Cataract Surgery Unlikely to Affect the Progression of AMD

In addition, dietary fats may have varying effects on macular degeneration risk
By Rick Ansorge
HealthDay Reporter

MONDAY, Nov. 16 (HealthDay News) -- In patients with non-neovascular age-related macular degeneration (AMD), cataract surgery is not associated with an increased risk of AMD progression. In addition, dietary fats may have differential effects on the risk of AMD, according to two studies in the November issue of the Archives of Ophthalmology.

Li Ming Dong, Ph.D., of the Stony Brook University School of Medicine in New York, and colleagues studied 108 patients with non-neovascular AMD who underwent cataract surgery. After 12 months, they found that neovascular AMD developed in only three of 65 eyes (4.6 percent) that did not have neovascular AMD at the preoperative visit or the one-week postoperative visit, in line with an estimated one-year progression rate in the general AMD population.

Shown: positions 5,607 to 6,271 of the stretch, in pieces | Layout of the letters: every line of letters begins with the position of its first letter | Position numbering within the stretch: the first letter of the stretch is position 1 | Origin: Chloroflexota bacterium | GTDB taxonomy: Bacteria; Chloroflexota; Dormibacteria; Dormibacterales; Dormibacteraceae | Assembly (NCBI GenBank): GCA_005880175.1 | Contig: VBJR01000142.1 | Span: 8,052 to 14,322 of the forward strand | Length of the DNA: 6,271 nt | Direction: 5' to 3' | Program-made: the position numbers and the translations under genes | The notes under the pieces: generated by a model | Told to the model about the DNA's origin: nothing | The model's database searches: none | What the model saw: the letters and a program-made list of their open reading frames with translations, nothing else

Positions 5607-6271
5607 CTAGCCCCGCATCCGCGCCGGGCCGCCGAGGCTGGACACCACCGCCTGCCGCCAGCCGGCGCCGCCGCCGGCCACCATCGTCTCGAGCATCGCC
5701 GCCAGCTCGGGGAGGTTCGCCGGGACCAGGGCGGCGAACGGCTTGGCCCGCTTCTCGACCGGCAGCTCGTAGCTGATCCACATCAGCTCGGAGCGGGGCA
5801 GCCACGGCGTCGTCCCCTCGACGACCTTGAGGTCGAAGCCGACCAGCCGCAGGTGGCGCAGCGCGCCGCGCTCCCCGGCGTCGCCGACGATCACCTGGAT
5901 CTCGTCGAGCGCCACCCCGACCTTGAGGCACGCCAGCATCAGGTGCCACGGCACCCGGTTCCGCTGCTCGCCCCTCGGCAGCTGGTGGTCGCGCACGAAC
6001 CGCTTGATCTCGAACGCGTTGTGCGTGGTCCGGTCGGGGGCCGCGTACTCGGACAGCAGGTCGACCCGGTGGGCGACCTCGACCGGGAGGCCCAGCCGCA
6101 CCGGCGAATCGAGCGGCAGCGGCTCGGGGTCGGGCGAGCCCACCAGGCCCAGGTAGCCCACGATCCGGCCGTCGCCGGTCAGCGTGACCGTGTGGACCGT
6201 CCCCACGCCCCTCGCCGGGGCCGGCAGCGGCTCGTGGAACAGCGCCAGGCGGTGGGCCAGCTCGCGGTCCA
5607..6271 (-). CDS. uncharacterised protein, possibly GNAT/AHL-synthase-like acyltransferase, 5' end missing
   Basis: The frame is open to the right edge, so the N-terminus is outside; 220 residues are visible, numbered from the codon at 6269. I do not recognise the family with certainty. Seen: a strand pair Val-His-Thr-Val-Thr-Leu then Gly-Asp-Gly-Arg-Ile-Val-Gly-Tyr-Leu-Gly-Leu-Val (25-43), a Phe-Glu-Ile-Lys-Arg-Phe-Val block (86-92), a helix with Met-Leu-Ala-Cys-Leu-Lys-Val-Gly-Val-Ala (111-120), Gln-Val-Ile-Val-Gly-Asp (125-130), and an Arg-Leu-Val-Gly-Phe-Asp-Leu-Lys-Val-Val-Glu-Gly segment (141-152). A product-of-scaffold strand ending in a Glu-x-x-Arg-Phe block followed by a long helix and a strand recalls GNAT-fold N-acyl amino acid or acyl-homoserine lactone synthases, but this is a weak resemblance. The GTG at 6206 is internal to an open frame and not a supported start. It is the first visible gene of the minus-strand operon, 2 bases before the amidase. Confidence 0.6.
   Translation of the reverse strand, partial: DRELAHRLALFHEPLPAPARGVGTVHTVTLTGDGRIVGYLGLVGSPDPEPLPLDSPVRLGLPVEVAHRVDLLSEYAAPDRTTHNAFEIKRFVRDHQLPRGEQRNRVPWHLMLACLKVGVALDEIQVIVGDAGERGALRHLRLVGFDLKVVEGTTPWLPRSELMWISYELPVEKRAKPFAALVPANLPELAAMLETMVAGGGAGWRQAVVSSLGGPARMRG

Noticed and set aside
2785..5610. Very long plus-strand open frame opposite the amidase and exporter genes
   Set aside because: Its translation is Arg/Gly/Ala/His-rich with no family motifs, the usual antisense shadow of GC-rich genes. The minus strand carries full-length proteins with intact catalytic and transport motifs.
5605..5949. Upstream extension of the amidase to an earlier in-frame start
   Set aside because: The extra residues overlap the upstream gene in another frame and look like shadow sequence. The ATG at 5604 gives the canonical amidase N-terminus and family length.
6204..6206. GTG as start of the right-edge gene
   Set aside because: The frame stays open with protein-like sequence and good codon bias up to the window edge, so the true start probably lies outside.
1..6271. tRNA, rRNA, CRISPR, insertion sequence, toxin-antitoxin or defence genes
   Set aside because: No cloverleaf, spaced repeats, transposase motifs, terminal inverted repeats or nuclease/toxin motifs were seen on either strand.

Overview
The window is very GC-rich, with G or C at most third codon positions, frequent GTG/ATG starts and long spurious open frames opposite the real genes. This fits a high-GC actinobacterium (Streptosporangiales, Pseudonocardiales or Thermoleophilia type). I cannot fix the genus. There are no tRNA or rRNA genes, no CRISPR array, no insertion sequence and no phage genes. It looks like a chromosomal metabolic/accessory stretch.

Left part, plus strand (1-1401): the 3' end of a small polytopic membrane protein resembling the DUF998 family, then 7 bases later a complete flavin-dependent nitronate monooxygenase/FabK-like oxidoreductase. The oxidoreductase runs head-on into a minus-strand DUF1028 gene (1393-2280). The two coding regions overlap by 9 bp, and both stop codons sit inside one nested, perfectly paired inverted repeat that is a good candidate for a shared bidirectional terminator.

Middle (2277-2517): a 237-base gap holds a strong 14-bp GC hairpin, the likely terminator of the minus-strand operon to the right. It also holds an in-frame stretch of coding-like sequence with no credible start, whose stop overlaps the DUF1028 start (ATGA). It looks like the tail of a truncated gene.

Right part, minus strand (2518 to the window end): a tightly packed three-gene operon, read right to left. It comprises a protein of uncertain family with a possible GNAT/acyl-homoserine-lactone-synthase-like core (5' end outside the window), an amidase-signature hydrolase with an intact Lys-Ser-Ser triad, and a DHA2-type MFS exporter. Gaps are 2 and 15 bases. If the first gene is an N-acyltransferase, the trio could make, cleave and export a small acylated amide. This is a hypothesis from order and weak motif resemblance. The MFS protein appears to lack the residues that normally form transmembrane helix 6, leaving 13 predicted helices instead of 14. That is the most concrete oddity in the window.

Niyati Parekh, Ph.D., of New York University in New York City, and colleagues studied 1,787 women ages 50 to 79 years enrolled in the Carotenoids in Age-Related Eye Disease Study, whose fat intake was assessed between 1994 and 1998 and whose eyes were assessed for AMD between 2001 and 2004. Compared to women in lowest quintile of ω-6 and ω-3 polyunsaturated fat intake, they found that women in the highest quintile had a two-fold higher prevalence of intermediate AMD. They also found that AMD prevalence was reduced in women with a higher intake of monounsaturated fatty acids.

"These results support a growing body of evidence suggesting that diets high in several types of fat may contribute to the risk of intermediate AMD and that diets high in monounsaturated fatty acids may be protective," Parekh and colleagues write.

Abstract - Dong
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Abstract - Parekh
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